Burundi Economics Paper
Burundi is one of the countries in Africa whose Gross Domestic Product (GDP) has raised questions after a number of reforms were made in the recent years drawing attention of major stake holders including the World Bank and the International Development Association (IDA) who act as her major financial donors. Despite major political challenges Burundi’s GDP rates at 3.48 billion USD, a 0.01% representation of the world’s economy. Burundi’s GDP is defined by four major factors which include; agriculture, forestry and fishing; service; industry, and manufacturing1. These are discussed below.
Agriculture, forestry and fishing
According to the World Bank report, agriculture, forestry and fishing are the largest contributor to Burundi’s economy. This sector accounts for 40% of the country’s Gross Domestic Product (GDP) and more than 80% of employment. Burundi’s primary exports are coffee and tea. Statistically, Burundi’s export earnings solely rely on weather conditions and international coffee and tea prices. In March 2015, the World Bank approved 25 million USD that revived the transport, drainage, and climate following extensive flooding and landslides that damaged property. The move enhanced easy movement of agricultural products and equipment as well. This tremendous success of the agricultural sector has however been threatened by political disruption therefore a call to improve on the country’s security.
1. World, Bank. Foreign Exchange Market and Macro-fiscal Impacts in Burundi-Preliminary Findings.Macro-Fiscal Global Practice Economic Monitoring. Internal Note, Unpublished, 2016
Service sector accounts for 39% of Burundi’s GDP. It is with no doubt that the International Development Association (IDA) has played a pivotal role in supporting Burundi’s efforts to improve the service sector of the economy. The core services reinforced include; healthcare and education. The World Bank report indicates that IDA is currently committed to 493.2USD under 8 national projects and 4 regional projects. Burundi has relatively a small developing financial service sector dominated by banking which controls over 75% of the country’s assets. The World Bank report indicates that Burundi has no established stock market to mobilize funds for investment but depends on 91day treasury bills to manage its liquidity within its sectors. For over 50 years, Burundi has developed due to micro financial institutions (MFIs).The national pension system (INSS) covers only 5% of Burundi’s population. In general, the financial sector faces a number of challenges ranging from; inadequate facilities for capacity building, shortage of experienced personnel to manage the sector, and need to strengthen the bank supervisory1. Strengthening bank supervisory directs improved the country’s economic productivity and growth.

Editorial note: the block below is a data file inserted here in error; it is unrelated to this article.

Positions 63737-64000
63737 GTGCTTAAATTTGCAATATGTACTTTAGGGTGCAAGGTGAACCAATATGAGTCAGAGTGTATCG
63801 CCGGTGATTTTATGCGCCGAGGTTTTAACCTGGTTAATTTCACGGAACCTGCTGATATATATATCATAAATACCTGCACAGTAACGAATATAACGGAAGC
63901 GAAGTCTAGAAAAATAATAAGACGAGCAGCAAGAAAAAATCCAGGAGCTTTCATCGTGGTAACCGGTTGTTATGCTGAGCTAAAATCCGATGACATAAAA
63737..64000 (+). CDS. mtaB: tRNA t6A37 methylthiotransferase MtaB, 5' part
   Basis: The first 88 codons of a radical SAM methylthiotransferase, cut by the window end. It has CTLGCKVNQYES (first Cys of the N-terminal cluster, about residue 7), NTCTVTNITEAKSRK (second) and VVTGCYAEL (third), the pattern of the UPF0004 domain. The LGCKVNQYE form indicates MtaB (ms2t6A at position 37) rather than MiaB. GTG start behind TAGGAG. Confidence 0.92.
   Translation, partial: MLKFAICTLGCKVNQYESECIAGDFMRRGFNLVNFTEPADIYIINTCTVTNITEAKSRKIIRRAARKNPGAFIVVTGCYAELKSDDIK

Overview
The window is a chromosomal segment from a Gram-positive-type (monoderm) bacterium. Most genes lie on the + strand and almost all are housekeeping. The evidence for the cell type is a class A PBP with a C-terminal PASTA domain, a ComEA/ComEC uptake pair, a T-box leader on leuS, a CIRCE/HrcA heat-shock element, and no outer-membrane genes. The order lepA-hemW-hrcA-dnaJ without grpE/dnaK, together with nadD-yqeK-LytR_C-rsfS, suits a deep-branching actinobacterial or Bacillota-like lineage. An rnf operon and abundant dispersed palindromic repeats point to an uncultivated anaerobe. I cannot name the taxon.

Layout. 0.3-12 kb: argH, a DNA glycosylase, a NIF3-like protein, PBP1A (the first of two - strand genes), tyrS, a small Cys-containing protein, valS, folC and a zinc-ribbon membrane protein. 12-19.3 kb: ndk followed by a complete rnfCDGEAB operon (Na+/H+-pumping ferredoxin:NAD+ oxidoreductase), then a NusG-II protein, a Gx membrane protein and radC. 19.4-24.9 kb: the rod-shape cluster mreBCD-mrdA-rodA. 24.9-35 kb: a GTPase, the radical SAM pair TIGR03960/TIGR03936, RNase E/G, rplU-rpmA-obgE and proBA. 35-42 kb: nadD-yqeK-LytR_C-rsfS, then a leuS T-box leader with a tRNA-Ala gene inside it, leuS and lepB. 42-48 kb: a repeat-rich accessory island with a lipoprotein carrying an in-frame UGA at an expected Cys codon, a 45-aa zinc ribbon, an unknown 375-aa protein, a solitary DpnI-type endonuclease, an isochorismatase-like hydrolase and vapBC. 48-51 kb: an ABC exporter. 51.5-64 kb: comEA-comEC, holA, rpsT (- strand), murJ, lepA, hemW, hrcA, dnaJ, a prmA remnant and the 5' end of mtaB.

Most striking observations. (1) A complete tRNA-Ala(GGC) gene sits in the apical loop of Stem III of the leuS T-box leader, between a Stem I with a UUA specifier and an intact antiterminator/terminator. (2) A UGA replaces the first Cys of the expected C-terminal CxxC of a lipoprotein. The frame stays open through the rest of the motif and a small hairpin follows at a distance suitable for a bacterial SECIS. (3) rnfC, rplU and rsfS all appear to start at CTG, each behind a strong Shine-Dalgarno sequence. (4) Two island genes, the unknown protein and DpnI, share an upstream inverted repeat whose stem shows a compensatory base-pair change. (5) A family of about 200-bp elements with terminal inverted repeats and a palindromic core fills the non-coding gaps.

Burundi’s industrial sector accounts for 16% of the country’s GDP. Success factors in this sector include; mining, energy production, telecommunication, technology advancement and credit to the private sector. Burundi’s Musongati mining area ranks among the top 10 known deposit of minerals such as tin, tantalum, tungsten, gold, and nickel2.
2.Nturampeba, Simon Pierre. Burundi-AFRICA-P157993-Burundi Maternal Child Nutrition Enhancement Project-Procurement plan. Washington, DC: World Bank Group, 2018.
These act as major industrial stimulators in the regions within as well as a center of attraction to other foreign investors. Secondly, growth in the industrial sector has been enhanced by production of extra thermal power for improving transport, communication, and service delivery. For example, in 2015 May, a 60 million USD hydroelectric energy plant was established by Burundi’s energy and mines minister, Come Manirakiza. Additionally, the Kagu hydropower plant is a major boost to the country’s economic growth through industrialization. Since the inception of the mobile technology by Viettel, Burundi’s market has grown by over 80% year after year. Just after its inception, the country reported a 5.575 million mobile phones subscriber representing a significant growth of 49.9% from the previous one of 28.5%. Additionally, the launch of 25 million USD fiber optic cables is a major input in Burundi’s development agenda as far as connectivity is concerned3. Such an economic development agenda is a major boost to the economic stability of the country.
Manufacturing ranks the least of all in Burundi’s GDP contributors with a 5% presentation. Being a landlocked country, Burundi has under-developed manufacturing sector. The poor performance in manufacturing is due to unpredictable civil war within the state scaring investors. This therefore accounts for the huge imports done by the Burundian’s. Increased importations in the country make Burundi’s exports unmarketable even within the country itself. The manufacturing sector imports most of the machines, tools, and equipment used in the production of goods and services to the citizens and thus its poor economic growth.
Concisely, Burundi has a potential of growing its GDP as per the above discussion if proper security is enhanced in the state. It has been established that Burundi’s economy is thriving due to agricultural sector with a 40% contribution rate on the GDP, followed by service at 39%, industry at 16% and manufacturing at 5% of the total GDP.
Nturampeba, Simon Pierre. Burundi-AFRICA-P157993-Burundi Maternal Child Nutrition Enhancement Project-Procurement plan. Washington, DC: World Bank Group, 2018.
World, Bank. Country Assistance Strategy forthe Republic of Burundi. Report 72334, 2012.
World, Bank. Foreign Exchange Market and Macro-fiscal Impacts in Burundi-Preliminary Findings.Macro-Fiscal Global Practice Economic Monitoring. Internal Note, Unpublished, 2016.